Free Vibration of Single Degree of Freedom Systems

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write theoretical Background and Application in one page. The topic is Free Vibration of Single Degree of Freedom Systems and I am going to attach a lab file.

Faculty of Engineering and Applied Science
Mechanical Vibrations
MECE 3210U
Experiment # 2
Free Vibration of Single Degree of Freedom Systems
(Rotational and Torsional Systems)
Revised by
Dr. A. Mohany, N. Arafa
Winter 2014
Part (A): Bifilar Suspension System
Introduction
The bifilar suspension can determine the moment of inertia about an axis by suspending two
parallel cords of equal length through the mass centre of bodies, as shown in Figure 1. Angular
displacement of the body about the vertical axis through the mass centre G is by angle θ, which
is sensibly small.
Figure 1: Schematic of the bifilar suspension system
This equation of the angular motion is:

gb
which may be written as:
̈
gb

g
The motion is clearly simple harmonic and the period is:

g

gb

where I is moment of inertia about swing axis through the center of gravity ( g

).
Knowing the periodic time and the magnitudes of the various parameters, the radius of gyration
and therefore the value of the moment of inertia can be determined.
Apparatus
Figure 2 shows the apparatus and consists of a uniform rectangular bar B7 suspended by fine
wires from the small chucks. Drawing the two wires through the chucks and tightening alters the
lengths of the suspension. The bar is drilled at regular intervals along its length so that two 1.85
kg masses may be pegged at varying points along it.
Figure 2: The bifilar suspension system
Procedure
With the bar is suspended by the wires, adjust length L to a convenient size, and measure the
distance between the wires, b. Displace the bar through a small angle and measure the time taken
for 10 complete oscillations. From this, calculate the periodic time. Adjust the length of the
wires, L, and measure the time taken for a further 10 swings. Increase the inertia of the body by
placing two masses symmetrically on either side of the centreline distance apart, x, and repeating
the procedure for various values of L and the distance between the masses. Calculate the radius
of gyration of the system as previously outlined. Tabulate the results in Table 1.
Table 1: Results of the bifilar suspension system
Test
#
L
(m)
x
(m)
Time for 10
oscillations (s)

(s)

(m)
(kg.m2
)
1
2
3
4
Further Considerations
1. Some noteworthy points will have arisen as a result of performing this experiment.
Summaries your conclusions about this experiment and point out the sources of error that
maybe associated with it.
2. Compare the values of the moment of inertia for each case with the ones obtained
analytically.
Part (B): Torsional Oscillations of a Single Rotor
Introduction
This is an example of simple harmonic angular motion. The system is comprised of a rigid rotor
at one end of an elas ic shaf is ‘ orsional vibra ion’ ue o he twisting action along the shaft
axis. Analysis of this situation is analogous to the mass-spring system. The torsional deflection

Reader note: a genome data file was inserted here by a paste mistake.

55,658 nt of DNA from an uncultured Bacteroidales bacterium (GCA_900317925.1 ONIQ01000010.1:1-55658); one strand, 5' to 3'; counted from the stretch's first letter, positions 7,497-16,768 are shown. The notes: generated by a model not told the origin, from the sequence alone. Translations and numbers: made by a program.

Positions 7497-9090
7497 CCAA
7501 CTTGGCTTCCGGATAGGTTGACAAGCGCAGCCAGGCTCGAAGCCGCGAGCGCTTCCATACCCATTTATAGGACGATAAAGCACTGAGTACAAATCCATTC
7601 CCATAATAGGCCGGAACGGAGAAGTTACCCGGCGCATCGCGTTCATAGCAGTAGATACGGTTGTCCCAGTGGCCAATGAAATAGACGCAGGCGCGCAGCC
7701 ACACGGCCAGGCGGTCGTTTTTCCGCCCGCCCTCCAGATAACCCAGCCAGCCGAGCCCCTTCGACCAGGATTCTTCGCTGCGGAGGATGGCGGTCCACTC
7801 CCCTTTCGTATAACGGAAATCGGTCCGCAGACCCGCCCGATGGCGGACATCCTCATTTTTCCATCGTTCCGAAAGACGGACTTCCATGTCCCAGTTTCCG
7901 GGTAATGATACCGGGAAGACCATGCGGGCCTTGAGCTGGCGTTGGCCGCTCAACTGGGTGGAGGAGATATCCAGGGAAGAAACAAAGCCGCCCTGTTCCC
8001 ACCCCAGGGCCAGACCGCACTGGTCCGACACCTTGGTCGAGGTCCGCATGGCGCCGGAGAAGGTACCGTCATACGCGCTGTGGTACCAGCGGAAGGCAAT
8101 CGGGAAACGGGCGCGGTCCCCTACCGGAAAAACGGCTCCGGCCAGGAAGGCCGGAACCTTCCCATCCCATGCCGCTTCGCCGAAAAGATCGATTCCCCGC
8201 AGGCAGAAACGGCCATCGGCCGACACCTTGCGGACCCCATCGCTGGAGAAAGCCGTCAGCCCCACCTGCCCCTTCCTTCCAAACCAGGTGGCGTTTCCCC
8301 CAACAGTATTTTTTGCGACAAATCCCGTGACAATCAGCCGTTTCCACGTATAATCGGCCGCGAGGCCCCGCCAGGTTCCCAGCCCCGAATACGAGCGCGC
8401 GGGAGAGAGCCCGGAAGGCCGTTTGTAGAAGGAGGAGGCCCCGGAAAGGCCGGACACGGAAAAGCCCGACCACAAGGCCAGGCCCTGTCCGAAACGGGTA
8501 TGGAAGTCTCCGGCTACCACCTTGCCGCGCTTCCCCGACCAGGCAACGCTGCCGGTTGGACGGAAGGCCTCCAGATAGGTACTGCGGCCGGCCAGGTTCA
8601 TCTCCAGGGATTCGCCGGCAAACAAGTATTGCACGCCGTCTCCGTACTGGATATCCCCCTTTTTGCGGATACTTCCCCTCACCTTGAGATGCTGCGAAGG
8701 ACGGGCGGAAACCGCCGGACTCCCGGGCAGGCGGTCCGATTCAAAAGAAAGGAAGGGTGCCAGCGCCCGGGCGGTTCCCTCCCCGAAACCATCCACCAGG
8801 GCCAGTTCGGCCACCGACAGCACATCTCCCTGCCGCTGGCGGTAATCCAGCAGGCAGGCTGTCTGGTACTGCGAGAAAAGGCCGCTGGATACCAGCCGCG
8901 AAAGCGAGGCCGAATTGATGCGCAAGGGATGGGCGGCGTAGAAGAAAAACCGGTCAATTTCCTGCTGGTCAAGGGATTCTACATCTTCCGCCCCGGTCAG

angle ( ) replaces deflection x, and the stiffness, k, is now torsional stiffness of the shaft. The
polar moment of inertia of the rotor, I, replaces mass, M. The equation of motion is:
̈
which results in a simple harmonic motion. It can be shown that the time perio , , is:

where:
L = Effective length of the shaft;
G = Modulus of rigidity of the material of the shaft;
J = Polar moment of area of the shaft section.

Apparatus
For experiments on un-damped torsional vibrations, the inertia is provided by two heavy rotors,
cylindrical in shape, one 168 mm diameter the other 254 mm diameter. Figure 3 shows the
smaller diameter rotor, H2. The rotor mounts on a short axle, which fits in either of the vertical
members of the portal frame, and secures by a knurled knob. The rotor is fitted with a chuck
designed to accept shafts of different diameter. An identical chuck rigidly clamps the shaft,
which is an integral part of a bracket (I1). This is at the same height as the flywheel chuck and
adjustable, relative to the base of the portal frame. Three steel test shafts are supplied (3.18, 4.76
and 6.35 mm in diameter, each 965 mm long).
Figure 3: The single rotor setup showing the added weights (H2)
By bolting two pairs of steel arms to each side and attaching heavy masses at each end, we can
increase the inertia of the smaller rotor. Two pairs of masses are available of approximately 1800
g and 3200 g.
Procedure
Pass the shaft through the bracket centre hole (so that it enters the chuck on the flywheel and
then tighten). Move the bracket along the slotted base until the distance between the jaws of the
chuck corresponds to the required length L. Tighten the chuck on the bracket. Ensure that the
jaws securely grip the shaft. Displace the rotor (flywheel) angularly and record the time for 10
oscillations. Vary the distance between the chucks in suitable increments by sliding the bracket,
and record and tabulate the values of periodic time for the various shaft lengths.
Test # L
(m)
Time for 10
oscillations (s)
τ
(s)
τ
2
(s2
)
1
2
3
4
Further Consideration
1. Plo a graph of 2
against L. determine the moment of inertia I from the slope.
References:
Please note that the experimental is reproduced with express permission of TQ Education and
Training Limited.
“TM16, Universal Vibration, TQ Education and Training Limited.”


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